Available platforms: Mubi.com, Playstation 3
Accessed: Play Station 3
Mubi is an arthouse and world cinema online portal with extensive social network functionality that operates at the core of the service. It is the benchmark of what video streaming companies should be striving for in terms of its user interface, functionality, and vision. Yes, I’m a bit of a fan.
Users can pay for the service on a film by film basis (with a license to view the film as often as one wants over 7 days), or they can subscribe to the service for a monthly charge of $19.95. Some films are offered free of charge.
As of the time I write this, there are 921 films currently on offer in the archive. It’s a reasonable archive that should satisfy film fans looking for less-mainstream content.
A few weeks ago, I went a little crazy at the Brisbane International Film Festival. Within 10 days, I went to about 23 different screenings. It was an eclectic mix of films – most of which I was unaware of until I found them cited on the festival guide. Sight unseen, I found a number of films were not all that good, but I also found quite a few gems along the way. Mubi is that exact same experience, but tailored for your lounge room. The value you place on the content depends heavily on just how much of a risk you are willing to take on unknown content.
Mubi does go beyond being just a video streaming service. For each film, the interface offers a synopsis, actor/director information, the opportunity to rate the film, and to share the film with others on the Playstation Network.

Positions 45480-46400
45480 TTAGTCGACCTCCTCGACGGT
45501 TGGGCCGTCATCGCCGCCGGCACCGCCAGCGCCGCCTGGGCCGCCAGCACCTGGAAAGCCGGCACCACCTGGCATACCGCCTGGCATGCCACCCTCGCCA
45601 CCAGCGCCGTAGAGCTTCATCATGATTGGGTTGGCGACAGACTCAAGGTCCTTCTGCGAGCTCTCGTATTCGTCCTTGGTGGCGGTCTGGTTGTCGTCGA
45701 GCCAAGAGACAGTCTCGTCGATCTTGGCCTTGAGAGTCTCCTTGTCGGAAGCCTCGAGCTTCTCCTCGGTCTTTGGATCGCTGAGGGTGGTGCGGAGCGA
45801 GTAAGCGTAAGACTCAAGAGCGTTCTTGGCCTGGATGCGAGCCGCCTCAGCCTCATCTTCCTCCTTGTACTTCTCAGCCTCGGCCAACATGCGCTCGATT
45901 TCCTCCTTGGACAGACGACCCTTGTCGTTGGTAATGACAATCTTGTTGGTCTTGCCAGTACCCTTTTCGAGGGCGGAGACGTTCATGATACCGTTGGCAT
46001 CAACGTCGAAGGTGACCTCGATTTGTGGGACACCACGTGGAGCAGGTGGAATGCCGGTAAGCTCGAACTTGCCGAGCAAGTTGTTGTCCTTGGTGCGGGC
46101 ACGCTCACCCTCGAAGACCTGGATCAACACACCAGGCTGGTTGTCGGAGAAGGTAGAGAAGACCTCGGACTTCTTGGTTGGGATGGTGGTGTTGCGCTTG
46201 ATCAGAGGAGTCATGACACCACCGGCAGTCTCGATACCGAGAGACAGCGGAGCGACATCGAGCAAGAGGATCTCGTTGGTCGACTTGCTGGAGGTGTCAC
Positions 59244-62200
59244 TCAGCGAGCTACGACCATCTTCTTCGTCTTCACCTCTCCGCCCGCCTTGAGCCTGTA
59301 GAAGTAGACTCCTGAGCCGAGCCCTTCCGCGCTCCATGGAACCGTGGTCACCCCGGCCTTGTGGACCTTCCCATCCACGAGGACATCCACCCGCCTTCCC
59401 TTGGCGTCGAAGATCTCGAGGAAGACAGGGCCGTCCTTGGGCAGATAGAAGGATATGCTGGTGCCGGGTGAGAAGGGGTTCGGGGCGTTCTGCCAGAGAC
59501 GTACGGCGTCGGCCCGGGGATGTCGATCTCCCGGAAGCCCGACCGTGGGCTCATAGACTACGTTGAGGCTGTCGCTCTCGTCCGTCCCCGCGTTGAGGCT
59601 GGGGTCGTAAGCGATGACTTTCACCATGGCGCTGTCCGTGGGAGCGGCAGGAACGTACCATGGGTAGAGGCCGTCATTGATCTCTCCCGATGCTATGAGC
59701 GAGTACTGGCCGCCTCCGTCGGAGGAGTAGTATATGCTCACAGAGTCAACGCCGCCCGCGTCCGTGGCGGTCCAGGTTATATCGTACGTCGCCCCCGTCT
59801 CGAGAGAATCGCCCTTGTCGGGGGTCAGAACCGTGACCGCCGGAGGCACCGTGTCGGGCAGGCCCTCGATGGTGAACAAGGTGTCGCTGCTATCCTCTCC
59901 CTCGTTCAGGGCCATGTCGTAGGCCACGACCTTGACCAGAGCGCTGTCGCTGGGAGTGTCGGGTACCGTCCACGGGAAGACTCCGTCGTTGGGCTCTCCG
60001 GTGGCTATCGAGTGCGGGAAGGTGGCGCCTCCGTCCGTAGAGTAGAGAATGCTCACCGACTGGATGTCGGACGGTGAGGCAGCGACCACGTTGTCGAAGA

Beyond the individual films on offer, catalogue listings for films not available on Mubi are available. These are irrelevant to the movie streaming aspect of the site, but great for completists wanting to delve into the social engagement aspects of Mubi). There are also guides to what’s playing at film festivals, featured film listings, and featured directors.
Mubi looks amazing and is a joy to navigate. That sounds wanky, but it really is a very attractive UI. It’s visually rich with images from movies, while all the logos and typography is striking.
The HOME section offers 6 screens, each promoting a Feature on Mubi. At the time of review, featured sections include a look at Thomas Vinterberg (a founding member of Dogme95), Lomography Selects (Lomography is a global community whose strong passion is creative and experimental analogue film photography), AFI Fest 25th Anniversary Retrospective, Slacker (Mubi’s featured film), and Films by Ning Ying. Each section is accompanied by a massive, screen-filling image to accompany it.
Film listings are all very clear, with each screen offering a minimalistic and very stylish layout.
It’s stylish, interactive, and provides access to content that can otherwise be very difficult to get access to without importing DVD’s/torrenting. While it’s function and library are certainly very appealing aspects of the service, the biggest strength of Mubi is its visual presentation – one so attractive that it simply compels you to want to engage with it.
With well priced content ($19.95 for unlimited monthly access is a dream compared to the cost of having to buy/import some of these films), a great UI, and a healthy library selection, Mubi ticks all of the boxes.